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  • br Experiments and Methods br Results and


    Experiments and Methods
    Results and Discussion
    Conclusions Here, the interactions between two newly-synthesized carbazole derivative—cationic δ,δ′‑diazacarbazoles and DNA were characterized by several spectroscopic means, including UV–Vis and fluorescence, AFM and fluorescence imaging. The two cationic δ,δ′‑diazacarbazoles were testified to bind to DNA. DPDPI has a methyl group to replace NH on MPDPI, revealing greater intercalation to DNA than MPDPI, which was proved by the intrinsic binding constant Kb, CD analysis of DNA and analysis of node numbers distributions of plasmid dsDNA. As far as we know, there were no reports about studying the binding properties of MPDPI or similar compounds with dsDNA. The researches on the characterizing the binding properties between the carbazole derived compounds (such as δ,δ′‑diazacarbazole in this study) and DNA would help the understandings and potential applications of δ,δ′‑diazacarbazole related compounds as DNA binders or anti-cancer drugs with DNA as targets. More interestingly, fluorescence enhancement of the cationic δ,δ′‑diazacarbazoles occurred with the addition of DNA, and the intensity of fluorescence emission increased with ionic strength increasing. This phenomenon indicated that the cationic δ,δ′‑diazacarbazoles would be potential DNA-targeted fluorescent probes. Further, cell staining study revealed that DPDPI was membrane-permeable and absorbed by viable cells. Although cationic δ,δ′‑diazacarbazoles might be promising reagents for DNA-targeted fluorescent probe and cell staining, more structural modifications should be applied to shift the additional info to the long wave, and to specify the subcellular localization.
    During an investigation following criminal actions, it has been shown that body fluid traces can be essential as they are very informative for the investigation itself. Moreover can often happen that there is the need for biological fluid to be reinvestigated, in consideration of current techniques in the forensic field to identify the perpetrator several decades after the crime has occurred. Recent studies of seminal fluid traces dated from 20 up to 50 years old, indicate that with current forensic method it has been possible to succeed in the analysis., , , , , The following study was performed to investigate a handkerchief which contained biological traces of what was presumed to be seminal fluid deposited 100 years earlier, using forensic examination methods including: Alternative Light Source (ALS), Prostate-Specific Antigen (PSA) Membrane Test Assays, autosomal and Y-chromosome Short Tandem Repeats (STRs) analysis. Our aim is to verify whether it is possible to exceed the limit of success achieved with semen stain stored up to 50 years old where only a partial profile was obtained. It was essential to preserve the handkerchief, being a historical find, it was possible highlighting parts covering the highest content of biological material in order to investigate the smallest fabric samples without destroying the specimen. Molecular analysis generally involves the destruction of material. It is important to minimize the conflict between this fact and the need to preserve defense guarantees or to protect historical specimen.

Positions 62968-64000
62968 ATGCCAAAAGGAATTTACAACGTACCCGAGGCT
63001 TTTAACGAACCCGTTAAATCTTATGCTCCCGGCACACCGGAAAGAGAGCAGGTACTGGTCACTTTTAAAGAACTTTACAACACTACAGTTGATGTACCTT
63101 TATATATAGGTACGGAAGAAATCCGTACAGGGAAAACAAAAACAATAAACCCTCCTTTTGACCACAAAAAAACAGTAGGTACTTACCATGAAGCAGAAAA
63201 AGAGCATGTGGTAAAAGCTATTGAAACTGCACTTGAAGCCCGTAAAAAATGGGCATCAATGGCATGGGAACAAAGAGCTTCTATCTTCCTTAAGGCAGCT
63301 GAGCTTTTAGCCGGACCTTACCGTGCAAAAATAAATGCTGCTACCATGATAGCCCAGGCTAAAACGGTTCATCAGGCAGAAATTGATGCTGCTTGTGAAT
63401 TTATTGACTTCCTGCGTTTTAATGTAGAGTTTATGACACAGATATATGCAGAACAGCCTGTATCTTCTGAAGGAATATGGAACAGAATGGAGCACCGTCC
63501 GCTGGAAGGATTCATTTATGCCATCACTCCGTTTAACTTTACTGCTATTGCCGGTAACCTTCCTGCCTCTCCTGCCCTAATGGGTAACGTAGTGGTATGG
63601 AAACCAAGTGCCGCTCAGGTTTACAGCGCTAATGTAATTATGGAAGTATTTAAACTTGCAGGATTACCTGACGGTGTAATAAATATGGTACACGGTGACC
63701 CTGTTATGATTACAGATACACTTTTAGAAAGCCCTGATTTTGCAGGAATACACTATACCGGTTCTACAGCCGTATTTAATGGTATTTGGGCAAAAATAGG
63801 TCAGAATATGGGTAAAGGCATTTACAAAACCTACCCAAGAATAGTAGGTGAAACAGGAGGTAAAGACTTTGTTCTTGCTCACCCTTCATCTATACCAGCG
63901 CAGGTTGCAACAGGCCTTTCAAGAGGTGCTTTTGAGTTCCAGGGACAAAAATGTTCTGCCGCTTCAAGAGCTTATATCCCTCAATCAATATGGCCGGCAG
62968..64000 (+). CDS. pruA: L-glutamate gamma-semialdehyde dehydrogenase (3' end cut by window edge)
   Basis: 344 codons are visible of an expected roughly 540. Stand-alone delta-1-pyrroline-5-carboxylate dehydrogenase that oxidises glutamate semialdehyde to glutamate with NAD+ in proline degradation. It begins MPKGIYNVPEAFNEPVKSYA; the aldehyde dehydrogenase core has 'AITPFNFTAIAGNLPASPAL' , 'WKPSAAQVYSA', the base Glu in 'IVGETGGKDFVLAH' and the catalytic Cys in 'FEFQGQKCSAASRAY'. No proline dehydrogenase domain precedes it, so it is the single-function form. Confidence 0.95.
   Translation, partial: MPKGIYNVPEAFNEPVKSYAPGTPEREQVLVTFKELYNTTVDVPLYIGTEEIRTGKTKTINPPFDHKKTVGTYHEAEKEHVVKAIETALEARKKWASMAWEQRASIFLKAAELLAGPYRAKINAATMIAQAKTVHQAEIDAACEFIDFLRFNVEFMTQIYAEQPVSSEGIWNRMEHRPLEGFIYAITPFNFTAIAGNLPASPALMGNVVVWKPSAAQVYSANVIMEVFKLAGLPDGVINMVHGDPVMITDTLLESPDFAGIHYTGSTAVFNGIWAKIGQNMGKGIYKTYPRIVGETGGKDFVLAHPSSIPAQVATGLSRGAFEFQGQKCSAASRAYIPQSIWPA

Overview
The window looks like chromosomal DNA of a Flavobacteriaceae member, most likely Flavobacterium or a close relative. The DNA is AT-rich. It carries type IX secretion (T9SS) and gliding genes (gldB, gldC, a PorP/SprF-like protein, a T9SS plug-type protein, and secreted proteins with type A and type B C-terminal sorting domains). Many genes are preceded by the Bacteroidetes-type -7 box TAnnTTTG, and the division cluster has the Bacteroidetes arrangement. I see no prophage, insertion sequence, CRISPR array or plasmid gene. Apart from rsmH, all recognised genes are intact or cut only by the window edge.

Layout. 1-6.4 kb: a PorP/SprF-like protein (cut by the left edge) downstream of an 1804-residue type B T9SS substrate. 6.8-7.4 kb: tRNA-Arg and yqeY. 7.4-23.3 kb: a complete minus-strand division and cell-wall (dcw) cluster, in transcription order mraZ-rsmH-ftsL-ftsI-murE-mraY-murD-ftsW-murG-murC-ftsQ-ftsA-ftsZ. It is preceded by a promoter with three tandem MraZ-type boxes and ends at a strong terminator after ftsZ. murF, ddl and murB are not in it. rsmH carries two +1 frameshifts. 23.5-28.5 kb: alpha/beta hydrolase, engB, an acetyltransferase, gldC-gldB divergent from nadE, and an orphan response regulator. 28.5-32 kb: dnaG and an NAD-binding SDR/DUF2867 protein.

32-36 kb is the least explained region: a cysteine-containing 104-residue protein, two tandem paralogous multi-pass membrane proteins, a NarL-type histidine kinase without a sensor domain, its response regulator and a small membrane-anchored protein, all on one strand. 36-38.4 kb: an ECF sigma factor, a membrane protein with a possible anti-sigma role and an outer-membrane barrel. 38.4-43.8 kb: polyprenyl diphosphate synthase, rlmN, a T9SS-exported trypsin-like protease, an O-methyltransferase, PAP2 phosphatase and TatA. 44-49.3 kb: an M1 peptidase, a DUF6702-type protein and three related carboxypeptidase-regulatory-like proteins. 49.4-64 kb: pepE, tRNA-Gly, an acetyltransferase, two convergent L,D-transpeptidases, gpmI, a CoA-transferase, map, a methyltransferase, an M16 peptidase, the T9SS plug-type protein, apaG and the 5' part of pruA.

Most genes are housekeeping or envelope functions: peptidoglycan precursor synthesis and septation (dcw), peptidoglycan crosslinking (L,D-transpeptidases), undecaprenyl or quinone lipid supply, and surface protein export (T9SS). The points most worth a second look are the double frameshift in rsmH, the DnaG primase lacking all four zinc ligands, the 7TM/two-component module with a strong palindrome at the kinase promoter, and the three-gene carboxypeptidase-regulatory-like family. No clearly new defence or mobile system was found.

Introduction Being the fundamental unit of life, DNA plays the vital role in long-term storage of information in the form of genetic code to instruct the cellular development and genetic propagation. The temporal profile of structural and morphological architecture of DNA provides a deep insight into molecular pathology, medical diagnosis as well as bioanalytics [1], [2], [3], [4], [5]. Besides, the gross study revealed that DNA revolutionized the social aspects of life also through its influential impact on forensics [6], bioterrorism control [7] as well as agriculture and farming industry [8], [9]. In this sense, because of its vitality for life, the selective detection and molecular imaging of DNA became a dire need and the subject of immense curiosity for biochemical research community. As a result of continuous efforts, fluorescence microscopy has grown as an ideal modality in the field of molecular imaging and cellular recognition [5]. In this context, commercialized dyes such as TOTO, YOYO [10] and cyanine dyes [11], well known for their DNA specificity and quantum efficiency, have been used successfully for the understanding of nuclear dynamics. Moreover, through decades of efforts stains such as thiazole orange [11], oxazole yellow [12], piperazine containing dyes [13] and indole-quinolinium cyanine [14] also came into existence. But the choice of a promising nuclear stain with enhanced discriminative expertise toward DNA as compared to RNA is still a critical issue. In addition, highly specific DNA dye with strong photostability and low phototoxicity is rare. Hence, the frequent inadequacies of the reported nuclear stains necessitated the rational design and adaptation of their molecular framework to meet their appreciable selectivity, biocompatibility, membrane permeability [15], low cytotoxicity [16] and less susceptibility toward photobleaching [17] for their wide applicability as nucleus targeting stains in the fields of molecular imaging, clinical as well as biomedical research.